We took a boat out there for and found an incredible gem: literally an island of solitude and tranquility amidst the craziness that is Venice. The thing that first struck me about all the tombstones is that virtually all of them have photos of the deceased on them. But the really funny thing is how freaking AWFUL the photos are. Check out the photo (above) of our dearly departed friend Elena D'Este.
Now, I don't speak Italian, but I'm pretty darn certain that this moustachioed person is a WOMAN, but who could tell from the photo? She looks pretty pissed off, in general, and I can see why- her descendants must have been pretty bad if this was the photo they chose for her to be remembered by.
Good God. Please, when I die, somebody track down one of my wedding photos or something from when I was young and relatively beautiful- not the photo from my 84th birthday when I'm about to take my dirt nap.

Friday, May 04, 2007


Eleven months of stressing about it, four months of studying for it, and three months of waiting for the bar results paid off- I found out this morning that I passed the New York bar exam!!!
I got a call last night from a woman from Australia, who I met through this blog, actually, who told me the results would be posted online at 10 am. This horrible NY Bar website hasn't changed in months, it seemed, but now it was going to spit out my results in the next 24 hours?? Unbelievable. Exciting! and TERRIFYING.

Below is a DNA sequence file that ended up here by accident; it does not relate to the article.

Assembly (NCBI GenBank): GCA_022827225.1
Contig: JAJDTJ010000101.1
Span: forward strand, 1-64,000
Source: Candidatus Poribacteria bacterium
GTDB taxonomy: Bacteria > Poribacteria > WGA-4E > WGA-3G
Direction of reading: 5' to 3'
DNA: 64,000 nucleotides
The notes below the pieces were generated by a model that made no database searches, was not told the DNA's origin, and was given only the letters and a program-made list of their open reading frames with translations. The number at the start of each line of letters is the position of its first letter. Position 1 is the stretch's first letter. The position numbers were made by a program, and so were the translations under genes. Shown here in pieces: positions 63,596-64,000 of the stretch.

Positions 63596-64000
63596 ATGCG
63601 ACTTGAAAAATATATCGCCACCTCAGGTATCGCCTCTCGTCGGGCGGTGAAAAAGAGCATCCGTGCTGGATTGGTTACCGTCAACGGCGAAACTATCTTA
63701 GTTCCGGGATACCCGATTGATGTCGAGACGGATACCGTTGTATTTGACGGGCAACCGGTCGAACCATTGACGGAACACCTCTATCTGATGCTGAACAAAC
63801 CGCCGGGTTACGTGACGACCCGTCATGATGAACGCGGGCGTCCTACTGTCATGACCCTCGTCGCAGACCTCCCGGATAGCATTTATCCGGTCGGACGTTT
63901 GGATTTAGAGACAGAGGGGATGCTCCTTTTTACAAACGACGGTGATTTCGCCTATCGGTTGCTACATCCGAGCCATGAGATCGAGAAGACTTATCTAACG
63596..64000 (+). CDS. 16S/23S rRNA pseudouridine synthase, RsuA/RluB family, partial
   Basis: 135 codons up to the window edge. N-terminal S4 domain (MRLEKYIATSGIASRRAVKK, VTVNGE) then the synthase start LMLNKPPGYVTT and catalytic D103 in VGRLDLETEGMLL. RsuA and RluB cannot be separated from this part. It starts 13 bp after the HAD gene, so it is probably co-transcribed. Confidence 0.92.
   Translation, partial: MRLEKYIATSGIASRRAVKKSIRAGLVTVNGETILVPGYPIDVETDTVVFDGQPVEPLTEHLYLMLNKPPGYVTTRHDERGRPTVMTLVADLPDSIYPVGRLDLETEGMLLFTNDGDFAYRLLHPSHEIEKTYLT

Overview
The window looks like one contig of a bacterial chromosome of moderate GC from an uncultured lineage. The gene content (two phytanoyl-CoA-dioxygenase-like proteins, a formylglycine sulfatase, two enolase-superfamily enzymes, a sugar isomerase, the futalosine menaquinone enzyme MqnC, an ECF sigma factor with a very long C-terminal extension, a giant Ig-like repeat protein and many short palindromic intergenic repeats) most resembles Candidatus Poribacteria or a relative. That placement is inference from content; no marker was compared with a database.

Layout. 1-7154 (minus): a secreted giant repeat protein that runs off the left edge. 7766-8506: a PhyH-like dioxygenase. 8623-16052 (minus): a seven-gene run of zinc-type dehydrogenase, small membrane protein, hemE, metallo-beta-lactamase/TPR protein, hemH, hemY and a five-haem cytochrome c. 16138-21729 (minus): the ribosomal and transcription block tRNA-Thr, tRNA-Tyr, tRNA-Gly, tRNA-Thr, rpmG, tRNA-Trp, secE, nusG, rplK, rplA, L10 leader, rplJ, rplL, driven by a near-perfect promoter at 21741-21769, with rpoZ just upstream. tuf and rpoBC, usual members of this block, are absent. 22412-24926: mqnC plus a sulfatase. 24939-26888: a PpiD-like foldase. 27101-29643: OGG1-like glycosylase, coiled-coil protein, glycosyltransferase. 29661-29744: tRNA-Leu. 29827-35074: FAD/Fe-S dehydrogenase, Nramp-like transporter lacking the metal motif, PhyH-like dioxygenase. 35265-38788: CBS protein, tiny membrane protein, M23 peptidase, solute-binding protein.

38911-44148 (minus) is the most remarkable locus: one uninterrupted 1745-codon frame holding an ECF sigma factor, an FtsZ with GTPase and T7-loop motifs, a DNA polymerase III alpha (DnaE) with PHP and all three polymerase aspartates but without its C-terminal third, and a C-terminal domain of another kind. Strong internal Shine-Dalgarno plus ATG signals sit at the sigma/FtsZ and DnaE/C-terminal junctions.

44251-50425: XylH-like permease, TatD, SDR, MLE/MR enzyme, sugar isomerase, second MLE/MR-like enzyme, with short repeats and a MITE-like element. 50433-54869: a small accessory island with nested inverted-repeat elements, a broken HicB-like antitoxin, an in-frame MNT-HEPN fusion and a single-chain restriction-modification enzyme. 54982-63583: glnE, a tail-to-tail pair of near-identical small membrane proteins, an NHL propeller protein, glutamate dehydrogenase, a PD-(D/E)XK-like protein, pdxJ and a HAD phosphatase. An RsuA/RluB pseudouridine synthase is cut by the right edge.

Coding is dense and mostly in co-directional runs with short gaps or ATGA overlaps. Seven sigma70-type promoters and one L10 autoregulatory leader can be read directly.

I'm not exactly celebrating, just breathing a sigh of relief that I avoided failing, one more time. It is pretty amazing to have passed both California and New York, by far the two hardest states, on the first try- that feels very good.
I can't really explain it, except to analogize as follows:
It's like being on trial for a murder you didn't commit. You know you are innocent, and everyone tells you you'll be acquitted, but you still have to go through the horrible process and then wait for what seems like ages while the jury is out, deliberating your fate. You try not to obsess, because you know you can't do anything more at that point.
Then, when the jury come back and reads the "not guilty" verdict, you breathe a huge sigh of relief, and everyone tells you that justice was done, that they knew you'd be found not guilty all along, etc. But still, you protest, "I could have gone to JAIL! And innocent people are found guilty all the time!" And, if you had been found "guilty," guess how many friends you'd have? None. And everyone would talk about your guilt behind your back. Awful, I tell you.
OK, maybe that's an overstatement, but my point is clear: yes, I'm smart enough to pass, yes, I put in my study time diligently, and of course I passed. But still, strange things happen and there is always that chance . . . so I'm just sooooo relieved that I will not be saddled with that life-long scar, something like having a bankruptcy or a criminal record in your personal history, that would have always lived with me . . . "Anne Williams: Bar Failer." NOPE, not ME!
p.s. the photo is of the very thoughtful and beautiful orchids that arrived at my office, just a few hours after I got the results, from "my family." I'm not positive who that is, but they are gorgeous and I can't believe you (you know who you are) were able to track down orchids around these parts!